Illustrator vs. InDesign – What is the difference?

Have you ever wondered what the difference between Illustrator and InDesign is?

Do you believe that they are interchangeable, and that it is not worthwhile to invest time and money in both?

If you answered yes to either of these questions, please read below:

As often happens when working in this industry, there are times when we find ourselves having to modify files and artwork which we did not originally create. This always poses a challenge even when one is lucky enough to have access to the source file, as it is rarely structured just as you expect.

This week, however, we stumbled upon a real gem. A brochure created entirely in a one-layer Illustrator file weighing well over 1,5 GB!!

Besides the time it takes to open such a monstrosity, why oh why, we ask, could anyone dream of creating a complex layout in Illustrator. The only explanations I can think of are A) the creator of the file in question did not have access to InDesign or similar, or B) they do not understand the difference between Illustrator and InDesign.

Assuming the correct answer is B, I am posting this brief explanation of the difference in use between the programs, in the hopes that it may help others to choose wisely, saving everyone much time and grief.

Illustrator is a vector artwork illustration program. It is great for creating and managing logos, graphic images, simple layouts that do not require numerous color-spaces. It has a variety of nifty tools that give you great control over paths and strokes, as well as  perspective grids to help you create depth-perception for more complex artwork.  Yes, it does allow you to manipulate text and link to external artwork, but these are not its primary functions, and they should not be abused. Nor is it wise to work on multiple-page layouts in Illustrator. It is simply not built for that.

InDesign, however, is. InDesign offers a way to take all that great artwork you created with Illustrator, together with any other images you may have (psd, jpeg, png etc.), and use them to compose your page layout. It allows you to link text frames and import text directly from your text editor file. Images can also be linked externally, so that any changes made to their individual source files will automatically update in your layout. InDesign also allows you to use Xml tags to automate functions, thus making life easier, especially when dealing with particularly complex multi-page text files. The programs’ view options alone (are an example of a fundamentally simplistic, yet effective way of making image-heavy files faster and easier to work with.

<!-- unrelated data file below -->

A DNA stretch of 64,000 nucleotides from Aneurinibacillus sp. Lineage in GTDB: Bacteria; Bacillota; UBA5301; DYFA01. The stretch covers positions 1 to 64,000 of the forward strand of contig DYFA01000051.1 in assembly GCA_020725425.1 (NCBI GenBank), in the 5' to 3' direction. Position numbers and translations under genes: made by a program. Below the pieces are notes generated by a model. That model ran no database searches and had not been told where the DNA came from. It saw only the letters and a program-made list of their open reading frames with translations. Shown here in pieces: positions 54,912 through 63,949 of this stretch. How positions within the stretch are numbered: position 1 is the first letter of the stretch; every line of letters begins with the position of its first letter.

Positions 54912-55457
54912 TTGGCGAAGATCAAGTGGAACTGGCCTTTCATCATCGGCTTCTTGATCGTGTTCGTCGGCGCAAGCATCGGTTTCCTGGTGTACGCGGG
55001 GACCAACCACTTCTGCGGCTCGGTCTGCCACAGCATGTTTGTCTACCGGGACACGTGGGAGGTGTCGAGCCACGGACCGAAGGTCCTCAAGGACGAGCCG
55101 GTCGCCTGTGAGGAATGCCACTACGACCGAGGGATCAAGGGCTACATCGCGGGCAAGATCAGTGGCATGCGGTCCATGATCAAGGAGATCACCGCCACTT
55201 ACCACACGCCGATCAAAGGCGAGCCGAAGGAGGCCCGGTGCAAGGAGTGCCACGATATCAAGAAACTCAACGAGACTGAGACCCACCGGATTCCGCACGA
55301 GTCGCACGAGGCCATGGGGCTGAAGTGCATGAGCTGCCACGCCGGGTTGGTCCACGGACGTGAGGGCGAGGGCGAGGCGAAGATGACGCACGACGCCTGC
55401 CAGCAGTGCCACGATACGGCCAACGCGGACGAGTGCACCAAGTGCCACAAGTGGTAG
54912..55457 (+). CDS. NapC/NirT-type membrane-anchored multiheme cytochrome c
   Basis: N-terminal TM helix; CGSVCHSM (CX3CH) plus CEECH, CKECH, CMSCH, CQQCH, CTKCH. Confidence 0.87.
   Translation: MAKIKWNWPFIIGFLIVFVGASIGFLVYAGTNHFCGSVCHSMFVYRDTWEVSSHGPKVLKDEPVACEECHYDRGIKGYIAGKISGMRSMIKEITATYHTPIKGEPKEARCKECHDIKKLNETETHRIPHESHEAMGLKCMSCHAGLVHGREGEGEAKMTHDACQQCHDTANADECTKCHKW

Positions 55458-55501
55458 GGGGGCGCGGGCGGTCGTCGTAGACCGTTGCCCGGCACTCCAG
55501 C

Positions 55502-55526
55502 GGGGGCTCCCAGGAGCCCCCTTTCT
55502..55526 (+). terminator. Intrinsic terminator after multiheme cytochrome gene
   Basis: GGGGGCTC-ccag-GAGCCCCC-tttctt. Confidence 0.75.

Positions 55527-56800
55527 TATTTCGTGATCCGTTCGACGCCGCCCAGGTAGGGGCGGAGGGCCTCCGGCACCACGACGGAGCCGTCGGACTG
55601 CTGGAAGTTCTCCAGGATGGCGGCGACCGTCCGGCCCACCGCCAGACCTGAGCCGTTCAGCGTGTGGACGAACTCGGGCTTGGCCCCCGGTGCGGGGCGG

So, as you can see, there is a distinct difference between Illustrator and InDesign. They are not interchangeable, and YES! invest in the time to learn both.

Stay tuned, for more on these tools of the trade.

Did you find this helpful?


  1. If you have to work with multiple files that you need to link to your main document, InDesign is your best option. It has better memory capabilities and its view options allow you to choose a higher or lower resolution according to the size of your file, making working with particularly heavy files quicker and easier.
    If you often encounter problems reading photoshop files, try uninstalling and reinstalling the software. This is how e solved a similar problem a while back on one of our Macs.
    I hope this is of some help. If you have any more questions, we’re happy to help you out.

  2. Anonymous says:

    Recently i have been using Indesign a lot, and become a bit “overly” fond of it because i can do things with images the way i cant in Illustrator. However i wonder if i should be using Indesign to do a poster or standee (real print size 2m * 0.8m); or should i switch back to Illustrator? Thank you.

    • I would stick with InDesign. Illustrator is just not meant to handle complex images, such as high-resolution photographs or multi-page layouts wit lots of different elements. Really, unless you are working on a vector image such as a logo or simple illustration, or simple packaging InDesign is the way to go. It is also more appropriate when you know you will likely be updating the file a lot, as you can simply update the linked elements, or style format so that repeated elements automatically update without having to scour the document for them.

      Just to let you know, we are in the process of migrating to a new blog. Please follow us at

  3. @ Anonymous
    InDesign works great for flyers and posters. If your flyer / poster is easier to make in InDesign than it is in Illustrator you should definitely do so. InDesign is an industry standard so you can’t go wrong.

  4. Just to let you know, we are in the process of migrating to a new blog. Please follow us at

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